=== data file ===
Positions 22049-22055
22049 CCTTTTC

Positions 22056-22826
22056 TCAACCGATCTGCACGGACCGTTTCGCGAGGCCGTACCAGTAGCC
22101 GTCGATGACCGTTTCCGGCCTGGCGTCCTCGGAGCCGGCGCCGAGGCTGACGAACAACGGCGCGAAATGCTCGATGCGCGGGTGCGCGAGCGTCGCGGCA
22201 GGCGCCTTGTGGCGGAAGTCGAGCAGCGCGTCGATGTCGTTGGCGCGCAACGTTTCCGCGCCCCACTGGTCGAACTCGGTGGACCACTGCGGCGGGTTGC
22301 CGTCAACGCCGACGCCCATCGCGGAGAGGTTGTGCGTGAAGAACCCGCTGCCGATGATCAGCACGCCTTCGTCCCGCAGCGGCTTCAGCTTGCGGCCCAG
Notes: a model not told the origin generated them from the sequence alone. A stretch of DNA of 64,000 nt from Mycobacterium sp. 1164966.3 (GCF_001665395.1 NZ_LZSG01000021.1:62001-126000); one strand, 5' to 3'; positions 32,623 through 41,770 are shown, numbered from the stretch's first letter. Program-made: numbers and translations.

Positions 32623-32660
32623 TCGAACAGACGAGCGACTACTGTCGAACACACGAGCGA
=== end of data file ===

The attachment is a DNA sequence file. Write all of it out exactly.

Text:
Positions 22049-22055
22049 CCTTTTC

Positions 22056-22826
22056 TCAACCGATCTGCACGGACCGTTTCGCGAGGCCGTACCAGTAGCC
22101 GTCGATGACCGTTTCCGGCCTGGCGTCCTCGGAGCCGGCGCCGAGGCTGACGAACAACGGCGCGAAATGCTCGATGCGCGGGTGCGCGAGCGTCGCGGCA
22201 GGCGCCTTGTGGCGGAAGTCGAGCAGCGCGTCGATGTCGTTGGCGCGCAACGTTTCCGCGCCCCACTGGTCGAACTCGGTGGACCACTGCGGCGGGTTGC
22301 CGTCAACGCCGACGCCCATCGCGGAGAGGTTGTGCGTGAAGAACCCGCTGCCGATGATCAGCACGCCTTCGTCCCGCAGCGGCTTCAGCTTGCGGCCCAG
Notes: a model not told the origin generated them from the sequence alone. A stretch of DNA of 64,000 nt from Mycobacterium sp. 1164966.3 (GCF_001665395.1 NZ_LZSG01000021.1:62001-126000); one strand, 5' to 3'; positions 32,623 through 41,770 are shown, numbered from the stretch's first letter. Program-made: numbers and translations.

Positions 32623-32660
32623 TCGAACAGACGAGCGACTACTGTCGAACACACGAGCGA